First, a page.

All his life, Danny Ross has raced with the best. As a young track athlete on scholarship at Michigan State in the 1940s, he even had the pleasure of losing to Jesse Owens.
In the early 1980s, as top insurance agent at Equitable, Danny did the work of three, putting in 10 to 14 hours a day, running so fast that he had to give up his jogging schedule, and eating on the run – or not at all. Activity, excitement, “handling it all,” was how he lived.
But in 1982, the 64-year-old dynamo skidded to a dead halt. He suffered a heart attack. “My life was cut short. Finished. I was given up as a goner if I didn’t have bypass surgery.”
Danny refused the bypass surgery, but life was lousy. Doctors kept reminding him that he was a sick man, that he had to slow down, and worst of all, “that there wasn’t a damn thing I could do about it. I was depressed and scared. Worse than that, I was bored. I don’t say that lightly. Boredom to an active man is no joke. It depletes the very life force.”
“IT CAN’T HURT”
Then, his rabbi handed him an article about the Pritikin Longevity Center. “He called upon 5,000 years of rabbinical wisdom and said, ‘Dan, it can’t hurt.’”
So in April 1983, Dan arrived at Pritikin. The first few days, he couldn’t walk more than a block. But at the end of his 26-day program, he was logging 12 to 14 miles daily. His stress tests were excellent. His cholesterol plummeted from 285 to 147, and his weight dropped from 176 to 159 (“just three pounds over my college weight”). And shortly after returning home from the Center, Danny threw away his medications.
It’s been 22 years since that first visit to Pritikin. Danny never needed any more medications, ever again. And he’s never had another heart problem. Four days a week, he runs three miles. Twice weekly, he lifts weights with a personal trainer. “It’s amazing how strong I am. I can lift 40, 50 pounds so easily – they feel like a bag of clothes!”
And three days a week, he still takes care of clients – running one office in Boca Raton, Florida, and another in Stamford, Connecticut – “and in those three days I accomplish more than I used to accomplish in seven. I’m still a young man,” he laughs. “I’m going to be 87 in May.”
He stays young because every six months for the past two decades – in April and in October – Danny returns to Pritikin. “Health and life are worth any price. And the fact is: for the enormous dividends I receive, it’s a very low price that I’m paying.”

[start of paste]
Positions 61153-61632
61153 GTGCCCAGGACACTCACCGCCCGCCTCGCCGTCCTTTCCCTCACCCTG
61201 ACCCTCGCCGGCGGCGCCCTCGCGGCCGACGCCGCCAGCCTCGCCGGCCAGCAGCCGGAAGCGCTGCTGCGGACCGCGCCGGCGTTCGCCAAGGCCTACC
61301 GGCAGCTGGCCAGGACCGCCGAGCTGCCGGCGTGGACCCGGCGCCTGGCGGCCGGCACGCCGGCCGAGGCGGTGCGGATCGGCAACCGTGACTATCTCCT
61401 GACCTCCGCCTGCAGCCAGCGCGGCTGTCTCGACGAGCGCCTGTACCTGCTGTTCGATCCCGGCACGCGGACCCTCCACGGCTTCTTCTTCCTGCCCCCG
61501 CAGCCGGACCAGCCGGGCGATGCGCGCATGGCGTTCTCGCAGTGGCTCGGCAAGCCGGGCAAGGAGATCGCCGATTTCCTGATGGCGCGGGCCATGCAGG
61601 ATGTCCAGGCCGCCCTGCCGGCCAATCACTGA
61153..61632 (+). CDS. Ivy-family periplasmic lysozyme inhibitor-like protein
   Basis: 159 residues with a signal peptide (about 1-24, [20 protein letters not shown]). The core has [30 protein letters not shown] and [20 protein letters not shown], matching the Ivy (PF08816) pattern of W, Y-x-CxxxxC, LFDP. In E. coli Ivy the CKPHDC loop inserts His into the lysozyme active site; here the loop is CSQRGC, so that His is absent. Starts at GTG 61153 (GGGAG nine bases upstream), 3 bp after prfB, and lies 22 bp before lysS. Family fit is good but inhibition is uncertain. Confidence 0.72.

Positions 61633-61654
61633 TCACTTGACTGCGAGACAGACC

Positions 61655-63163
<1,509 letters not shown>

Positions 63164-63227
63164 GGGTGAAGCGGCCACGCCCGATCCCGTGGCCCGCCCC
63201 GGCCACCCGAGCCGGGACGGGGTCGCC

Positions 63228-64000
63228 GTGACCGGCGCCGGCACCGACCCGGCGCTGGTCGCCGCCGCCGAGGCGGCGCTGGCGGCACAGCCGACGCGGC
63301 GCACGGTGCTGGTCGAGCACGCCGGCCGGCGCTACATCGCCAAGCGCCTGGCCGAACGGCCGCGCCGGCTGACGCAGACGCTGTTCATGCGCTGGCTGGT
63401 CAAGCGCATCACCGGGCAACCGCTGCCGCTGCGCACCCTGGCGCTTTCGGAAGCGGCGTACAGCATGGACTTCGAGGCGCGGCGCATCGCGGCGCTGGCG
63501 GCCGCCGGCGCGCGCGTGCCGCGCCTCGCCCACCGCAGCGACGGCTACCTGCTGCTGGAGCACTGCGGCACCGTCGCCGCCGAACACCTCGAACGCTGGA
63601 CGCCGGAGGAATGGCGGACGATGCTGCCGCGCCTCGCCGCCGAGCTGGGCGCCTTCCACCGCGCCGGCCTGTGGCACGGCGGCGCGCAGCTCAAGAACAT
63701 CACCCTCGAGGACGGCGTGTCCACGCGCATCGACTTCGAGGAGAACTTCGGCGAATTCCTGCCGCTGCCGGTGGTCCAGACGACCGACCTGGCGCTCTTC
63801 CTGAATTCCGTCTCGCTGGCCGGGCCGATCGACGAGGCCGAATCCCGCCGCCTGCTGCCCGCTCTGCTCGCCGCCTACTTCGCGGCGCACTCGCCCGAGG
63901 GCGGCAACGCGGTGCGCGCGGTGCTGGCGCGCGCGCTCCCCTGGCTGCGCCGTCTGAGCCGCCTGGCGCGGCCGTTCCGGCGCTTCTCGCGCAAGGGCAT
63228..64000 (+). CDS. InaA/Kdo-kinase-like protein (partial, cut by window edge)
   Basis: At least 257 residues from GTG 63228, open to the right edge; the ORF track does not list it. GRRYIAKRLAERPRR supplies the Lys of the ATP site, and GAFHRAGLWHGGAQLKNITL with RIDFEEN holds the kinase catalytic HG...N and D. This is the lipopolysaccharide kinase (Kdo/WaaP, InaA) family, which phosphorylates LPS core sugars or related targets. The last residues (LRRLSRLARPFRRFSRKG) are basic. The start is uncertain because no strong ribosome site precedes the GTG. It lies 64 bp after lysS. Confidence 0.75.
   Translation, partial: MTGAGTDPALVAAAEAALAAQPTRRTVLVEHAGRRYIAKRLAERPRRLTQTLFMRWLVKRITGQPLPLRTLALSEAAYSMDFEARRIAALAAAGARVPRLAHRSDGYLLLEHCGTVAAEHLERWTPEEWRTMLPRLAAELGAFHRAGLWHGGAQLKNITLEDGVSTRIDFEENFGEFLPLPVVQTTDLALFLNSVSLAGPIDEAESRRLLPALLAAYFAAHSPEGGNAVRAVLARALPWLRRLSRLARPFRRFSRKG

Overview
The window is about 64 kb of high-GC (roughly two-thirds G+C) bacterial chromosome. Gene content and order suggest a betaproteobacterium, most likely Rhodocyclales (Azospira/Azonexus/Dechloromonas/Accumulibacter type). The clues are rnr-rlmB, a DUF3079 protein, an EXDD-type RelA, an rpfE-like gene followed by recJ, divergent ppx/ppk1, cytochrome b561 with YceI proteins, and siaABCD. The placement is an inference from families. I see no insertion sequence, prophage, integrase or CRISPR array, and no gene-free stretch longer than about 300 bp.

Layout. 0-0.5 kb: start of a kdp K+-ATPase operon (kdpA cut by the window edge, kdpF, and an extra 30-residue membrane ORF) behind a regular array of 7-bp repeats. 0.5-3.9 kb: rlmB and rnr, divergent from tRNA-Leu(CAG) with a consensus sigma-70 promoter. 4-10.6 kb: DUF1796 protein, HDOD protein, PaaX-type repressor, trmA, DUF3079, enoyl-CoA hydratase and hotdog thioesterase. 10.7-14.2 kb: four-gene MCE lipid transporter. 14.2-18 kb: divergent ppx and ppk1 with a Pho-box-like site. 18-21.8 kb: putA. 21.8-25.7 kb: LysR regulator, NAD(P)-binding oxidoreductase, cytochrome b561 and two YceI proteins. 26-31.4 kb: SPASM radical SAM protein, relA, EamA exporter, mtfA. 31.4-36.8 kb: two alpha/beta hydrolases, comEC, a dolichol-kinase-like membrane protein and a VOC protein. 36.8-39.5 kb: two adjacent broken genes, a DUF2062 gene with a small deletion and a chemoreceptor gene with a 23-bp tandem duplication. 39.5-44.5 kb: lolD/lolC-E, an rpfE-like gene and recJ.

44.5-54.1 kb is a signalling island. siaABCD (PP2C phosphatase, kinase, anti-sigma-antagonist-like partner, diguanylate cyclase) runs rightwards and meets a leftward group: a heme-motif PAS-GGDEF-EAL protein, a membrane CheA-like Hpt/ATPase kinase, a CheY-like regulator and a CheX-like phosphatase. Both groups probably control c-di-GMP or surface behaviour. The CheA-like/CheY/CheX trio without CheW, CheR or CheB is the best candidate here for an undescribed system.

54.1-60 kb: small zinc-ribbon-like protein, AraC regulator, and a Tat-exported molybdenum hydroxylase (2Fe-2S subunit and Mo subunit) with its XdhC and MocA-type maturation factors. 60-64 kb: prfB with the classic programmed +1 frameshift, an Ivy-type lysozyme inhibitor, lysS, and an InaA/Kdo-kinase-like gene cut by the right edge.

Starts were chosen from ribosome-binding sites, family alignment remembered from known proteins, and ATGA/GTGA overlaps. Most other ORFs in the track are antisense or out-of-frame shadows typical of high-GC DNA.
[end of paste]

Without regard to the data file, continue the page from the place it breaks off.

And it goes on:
The only thing lower, he jokes, are his pants. “Every time I leave Pritikin, my pants fall down and I have to put another notch in my belt. It’s great to be a slim, trim 159 pounds. The truth is, there’s no greater feeling than how you feel when you leave Pritikin. Everything feels better. Everything looks better. My face looks better. My skin looks better. You can say all you want about spas, but NOTHING does what Pritikin does.” And nobody has more fun “doing” Pritikin than Danny. Throughout his life, from serving on numerous charity boards to funding scholarships for needy students to helping friends’ children land their first jobs, Danny’s been a giver, and at the Pritikin Longevity Center he continues to give – because it’s so much fun. He loves taking out groups of first-time participants – “the new kids on the block” – to five-star restaurants near the Center to show them “that you can eat DELICIOUSLY and still be on the Pritikin Program. No restaurant anywhere in the world will refuse you, especially if you give the head waiter a big tip.”
In fact, there’s nothing Danny loves more than going out to the best restaurants in New York City. “I find them, and I change them,” he laughs. “I used to bring whole-wheat pasta to one of my favorite restaurants. Well, now the chefs buy their own whole-wheat pasta, and the restaurant specializes in whole-wheat pasta dishes.” And if menus don’t have exactly what Danny wants, well, Danny creates what he wants. For a zesty shrimp cocktail sauce, he asks for catsup and a little horseradish. For his own made-by-Danny salad vinaigrette, he asks for oil and vinegar, and pours mostly vinegar “with just a drop of olive oil.”
And while at Pritikin, he takes about 300 snapshots of his fellow “Pritikinites” and hands them out as gifts to all his newfound friends. “We have a great time together,” he smiles. “And we’re all very, very lucky to have this excellent Florida Center. It’s a beautiful setting, a nice hotel, the gym is gorgeous, and the food is fantastic. The doctors are very motivating – and exciting to talk to.” “Coming to Pritikin is saving my life. Coming to Pritikin is giving me life,” sums up Danny. “I hope Pritikin is around for at least another 20 years. I’ll be 106 then. And I hope to still be a young man!”